3. Of emancipaparent; here the pauper, by contracting to serve the owner or the captain of tion. the ship, subjected himself to an authority not paramount but subordinate to that of his parent; for, by the law of England, the parental authority continues until the son attains the age of twenty-one. This distinction is pointed out by Holroyd and Best, Js., in Rex v. Rotherfield Greys; the latter there says, “ by the general policy of the law of England, the parental authority continues until the child attains the age of twenty-one years; but the same policy also requires that a minor shall be at liberty to contract an engagement to serve the state. When such an engagement is contracted, it becomes inconsistent with the duty which he owes to the public, that the parental authority should continue." Lawrence, J., in Rex v. Roach, seems to take the same view of the subject, and to consider the authority of the state paramount to that of the parents, so long as the minor continues in the public service; but as soon as he leaves it, then the parental authority is restored. He there says, “ In the case of the soldier, the son was enlisted when he was under age, and if he had returned home before he was twentyone, he would have been considered as part of his father's family; or if he had quitted the army before twenty-one without returning home, the father might have reclaimed him by suing out a habeas corpus.Blackstone, in his Commentaries, vol. 1, p. 453, says, “ The legal power of a father over the persons of his children ceases at the age of twenty-one, for they are then enfranchised by arriving at the years of discretion, or that point which the law has established, when the empire of the father or other guardian gives place to the empire of reason. Yet, till after that age arrive, the empire of the father continues, even after his death ; for he may, by his will, appoint a guardian to his children. He may also delegate part of his parental authority, during his life, to the tutor or schoolmaster of his child, who is then in loco parentis, and has such a portion of the power of the parent committed to his charge, viz. that of restraint and correction, as may be necessary to answer the purposes for which he is employed.” It appears, then, that in ordinary cases the authority of a father over his child continues until the age of twenty-one ; but the case of a soldier is an exemption from the general rule. For an infant may by law enlist, and become bound to serve the state; and if he does contract to serve, and the state adopt him as their servant, that adoption severs him from his father's family, and he then becomes subject to the paramount control of the state. In Rex v. Woburn, the son enlisted at the age of sixteen into the same regiment of militia in which his father served, and lived with him to the age of twenty-three. Lord Kenyon thought as he lived in his father's family, the parent's control was not altogether destroyed, the guidance and direction of the child to a certain extent not being inconsistent with the occasional military situation in which he was. He seems to have thought that such a person might be subject to a double control. So in this case, if the father did not interfere, the son might be subject to the control of his master whom he had contracted to serve; but being part of his father's family, and subject to his paramount authority, the latter might have claimed his services at any time before he attained the age of twenty-one years. But in the case of a minor who enters into the army, the state will be entitled to his services, and against the public the father cannot claim them. Considering the principle upon which a minor who enlists as a soldier becomes emancipated, to be that he thereby contracts a relation inconsistent with a subordinate situation in his father's family, and considering that a minor who contracts to serve a subject, thereby makes himself liable to the double control of his father and his master, the authority of the parent being paramount to that of the master, I think that the pauper, in this case, when he agreed to serve the owner or captain of a ship, did not contract any relation inconsistent with a subordinate situation in his father's family; but that until he attained twenty-one, he continued part of his father's family, and subject to his paramount VOL. IV.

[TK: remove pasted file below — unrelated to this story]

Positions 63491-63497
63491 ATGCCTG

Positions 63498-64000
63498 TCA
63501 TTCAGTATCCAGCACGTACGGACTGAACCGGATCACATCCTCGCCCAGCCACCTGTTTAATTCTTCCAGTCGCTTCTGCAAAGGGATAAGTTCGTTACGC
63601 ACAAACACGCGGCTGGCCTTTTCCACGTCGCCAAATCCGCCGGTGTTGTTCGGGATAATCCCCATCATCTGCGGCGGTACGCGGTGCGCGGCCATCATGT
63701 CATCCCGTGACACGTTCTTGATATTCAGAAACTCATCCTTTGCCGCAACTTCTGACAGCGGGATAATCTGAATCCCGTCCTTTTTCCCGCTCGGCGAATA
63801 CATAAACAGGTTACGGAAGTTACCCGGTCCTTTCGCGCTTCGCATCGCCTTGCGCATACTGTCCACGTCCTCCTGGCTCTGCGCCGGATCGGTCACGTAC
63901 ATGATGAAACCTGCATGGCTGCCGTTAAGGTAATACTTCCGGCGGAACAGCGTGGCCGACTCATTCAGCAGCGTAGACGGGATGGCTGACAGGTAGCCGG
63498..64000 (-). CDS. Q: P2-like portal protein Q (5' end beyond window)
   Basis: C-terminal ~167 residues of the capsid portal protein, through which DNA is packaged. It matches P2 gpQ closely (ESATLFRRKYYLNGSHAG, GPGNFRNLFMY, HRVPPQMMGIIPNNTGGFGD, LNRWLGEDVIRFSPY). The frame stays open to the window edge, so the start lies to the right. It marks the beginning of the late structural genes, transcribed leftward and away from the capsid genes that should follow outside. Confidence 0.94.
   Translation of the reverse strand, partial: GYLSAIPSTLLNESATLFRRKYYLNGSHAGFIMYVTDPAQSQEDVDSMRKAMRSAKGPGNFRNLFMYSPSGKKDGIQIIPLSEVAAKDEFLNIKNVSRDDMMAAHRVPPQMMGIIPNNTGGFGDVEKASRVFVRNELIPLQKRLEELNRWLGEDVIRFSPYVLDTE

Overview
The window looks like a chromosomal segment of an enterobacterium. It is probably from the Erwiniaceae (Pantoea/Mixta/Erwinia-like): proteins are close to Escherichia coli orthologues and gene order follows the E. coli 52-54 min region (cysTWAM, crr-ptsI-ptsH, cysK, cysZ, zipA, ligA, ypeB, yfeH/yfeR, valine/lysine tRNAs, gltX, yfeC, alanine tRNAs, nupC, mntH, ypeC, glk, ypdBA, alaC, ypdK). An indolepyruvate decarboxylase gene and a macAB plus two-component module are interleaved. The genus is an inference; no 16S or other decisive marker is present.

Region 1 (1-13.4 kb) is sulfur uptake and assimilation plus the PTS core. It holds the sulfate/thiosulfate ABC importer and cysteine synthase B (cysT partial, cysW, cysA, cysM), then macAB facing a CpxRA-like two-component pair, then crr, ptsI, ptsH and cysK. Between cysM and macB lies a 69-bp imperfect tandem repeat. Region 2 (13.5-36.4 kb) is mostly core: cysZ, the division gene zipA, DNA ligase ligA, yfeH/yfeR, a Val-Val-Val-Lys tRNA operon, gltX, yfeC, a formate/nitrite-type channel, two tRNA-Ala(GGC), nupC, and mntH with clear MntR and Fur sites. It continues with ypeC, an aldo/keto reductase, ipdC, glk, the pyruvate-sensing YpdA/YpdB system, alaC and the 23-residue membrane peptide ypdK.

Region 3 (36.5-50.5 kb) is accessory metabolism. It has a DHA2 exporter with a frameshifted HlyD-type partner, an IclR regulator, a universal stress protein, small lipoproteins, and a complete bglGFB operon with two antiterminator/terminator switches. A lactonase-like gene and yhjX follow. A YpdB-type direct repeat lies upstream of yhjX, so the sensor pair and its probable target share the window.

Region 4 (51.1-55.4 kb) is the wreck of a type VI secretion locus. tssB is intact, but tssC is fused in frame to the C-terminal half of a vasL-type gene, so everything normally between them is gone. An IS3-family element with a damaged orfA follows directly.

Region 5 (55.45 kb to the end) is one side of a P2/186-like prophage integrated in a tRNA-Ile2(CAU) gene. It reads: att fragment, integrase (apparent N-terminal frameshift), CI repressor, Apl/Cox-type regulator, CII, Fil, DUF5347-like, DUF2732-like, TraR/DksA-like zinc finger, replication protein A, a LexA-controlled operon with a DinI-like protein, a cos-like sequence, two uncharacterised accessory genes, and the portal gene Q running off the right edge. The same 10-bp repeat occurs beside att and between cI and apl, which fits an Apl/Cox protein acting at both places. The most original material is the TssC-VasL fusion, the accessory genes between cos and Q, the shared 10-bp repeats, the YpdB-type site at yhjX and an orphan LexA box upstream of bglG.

Thirdly, Of authority. Consequently, the sessions were wrong in holding that the pausettlement by per was emancipated, and his settlement shifted with that of his failer.

parentage. Their order must, therefore, be quashed. Order of sessions quashed. 3. Of emancipa


The effect of mar.


Residence with a


(Fourthly)-Of Settlements by Marriage. (a) Fourthly, of If a woman marry a man who hath a known settlement, she, instanter, settlements by and ipso facto, by the marriage, acquires the husband's settlement; and she marriage. takes every subsequent seitlement which he may obtain until his death.

The children also of such marriage, in like manner take the father's settleriage upon settie: ment, wherever it may happen to be at the time they become chargeable,

until they are emancipated, or, in other words, acquire a settlement for themselves by their own act.

But if the husband has no settlement, then the prior settlement of the wife is not destroyed by the marriage, and she, in virtue of the marriage, confers her settlement thus retained upon her legitimate offspring, a privilege which does not belong to the mothers of children born out of lawful wedlock, such children being settled where they are born. (6)

These principles are developed and illustrated in the following cases :

It was said, in the case of Uphottery v. Dunksuell, S. & R. 89; 1 Sess. husband in the

Ca. 80, (cited by Bott and Nolan, as Appotens v. Dunswell,) that if a woman place where he is settled, is not ne

has not resided with her husband in the place of his settlement, she is not cessary to give settled there, according to the 13 & 14 Car. II. c. 12, for as she never was the wife his set.

at the place she could not live with him forty days irremovable as part of his family, which is in general necessary to complete a settlement. But the contrary doctrine has been fully established by the subsequent cases. Thus in St. Giles v. Eversley, 2 Sess. Ca. 116; 2 Bott, 81, the objection to the removal of the wife and children to the husband's settlement was, that she could not take the benefit of her husband's right of settlement after his death, as she had not taken any advantage of it in his life-time, but had waived it, and fixed in another place; but Eyre and Fortescue, Js., held that the wife and children must be sent to the last legal settlement of the hus

band and father; and they confirmed the order. A wife cannot It seems equally well settled that a wife cannot gain a settlement separate gain a separate

and distinct from her husband during the coverture. In Rex v. Aythorp tlement during Rooding, 2 Bott, 81; 1 Nol. P. L. 291, the wife, after the husband had

deserted her, went with her children from White Rooding, and lived upon a copyhold tenement of her husband's, forty days, without him, in Aythorp Rooding. Before the forty days expired, the parish officers gave her notice to remove out of the parish, and as she refused to depart, the justices removed her from thence to White Rooding as a person likely to become chargeable. The Court were unanimously of opinion that the wife could not gain a settlement by thus residing forty days upon her husband's estate, yet at the same time that she was irremovable from the property of her husband, upon being only likely to become chargeable. And even if she go and reside upon an estate devised to her after her husband has deserted her, she cannot thereby gain a settlement for herself.-Lord Hardwicke, C. J., said, there never was an instance where the wife was held to acquire a settlement during the life of her husband. A feme covert cannot by residence gain a settlement for her husband. Berkhampstead v. St. Mary Northchurch, 2 Bott, 33; 1 Nol. P. L. 291.

And even if the husband is in the progress of acquiring a settlement, as by commencing a residence upon his

estate, or by renting a tenement for a year, and he dies a few days only before it is completed, the widow cannot by continuing to reside and paying the year's rent perfect the settlement for herself and children. Rex v. Crayford, 6 B. &. C. 68; 9 D. & R. 80.

St. Giles's v. St. Margaret's, 1 Sess. Ca. 97; 2 Bott, 107; 1 Nol. P. L. 291.

and distinct set.